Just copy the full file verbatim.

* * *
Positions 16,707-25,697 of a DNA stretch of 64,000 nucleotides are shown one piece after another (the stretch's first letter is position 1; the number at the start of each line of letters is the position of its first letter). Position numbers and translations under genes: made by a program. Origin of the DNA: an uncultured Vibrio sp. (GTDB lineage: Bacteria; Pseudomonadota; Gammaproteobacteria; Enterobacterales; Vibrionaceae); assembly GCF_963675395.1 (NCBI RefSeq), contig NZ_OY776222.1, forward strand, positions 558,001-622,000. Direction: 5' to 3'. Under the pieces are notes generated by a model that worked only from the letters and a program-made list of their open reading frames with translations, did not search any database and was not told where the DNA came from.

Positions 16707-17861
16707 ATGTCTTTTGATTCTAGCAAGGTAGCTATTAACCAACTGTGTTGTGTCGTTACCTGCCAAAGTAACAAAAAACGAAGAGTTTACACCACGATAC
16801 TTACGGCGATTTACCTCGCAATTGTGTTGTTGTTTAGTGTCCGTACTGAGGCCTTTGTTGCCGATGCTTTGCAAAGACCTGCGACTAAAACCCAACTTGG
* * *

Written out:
Positions 16,707-25,697 of a DNA stretch of 64,000 nucleotides are shown one piece after another (the stretch's first letter is position 1; the number at the start of each line of letters is the position of its first letter). Position numbers and translations under genes: made by a program. Origin of the DNA: an uncultured Vibrio sp. (GTDB lineage: Bacteria; Pseudomonadota; Gammaproteobacteria; Enterobacterales; Vibrionaceae); assembly GCF_963675395.1 (NCBI RefSeq), contig NZ_OY776222.1, forward strand, positions 558,001-622,000. Direction: 5' to 3'. Under the pieces are notes generated by a model that worked only from the letters and a program-made list of their open reading frames with translations, did not search any database and was not told where the DNA came from.

Positions 16707-17861
16707 ATGTCTTTTGATTCTAGCAAGGTAGCTATTAACCAACTGTGTTGTGTCGTTACCTGCCAAAGTAACAAAAAACGAAGAGTTTACACCACGATAC
16801 TTACGGCGATTTACCTCGCAATTGTGTTGTTGTTTAGTGTCCGTACTGAGGCCTTTGTTGCCGATGCTTTGCAAAGACCTGCGACTAAAACCCAACTTGG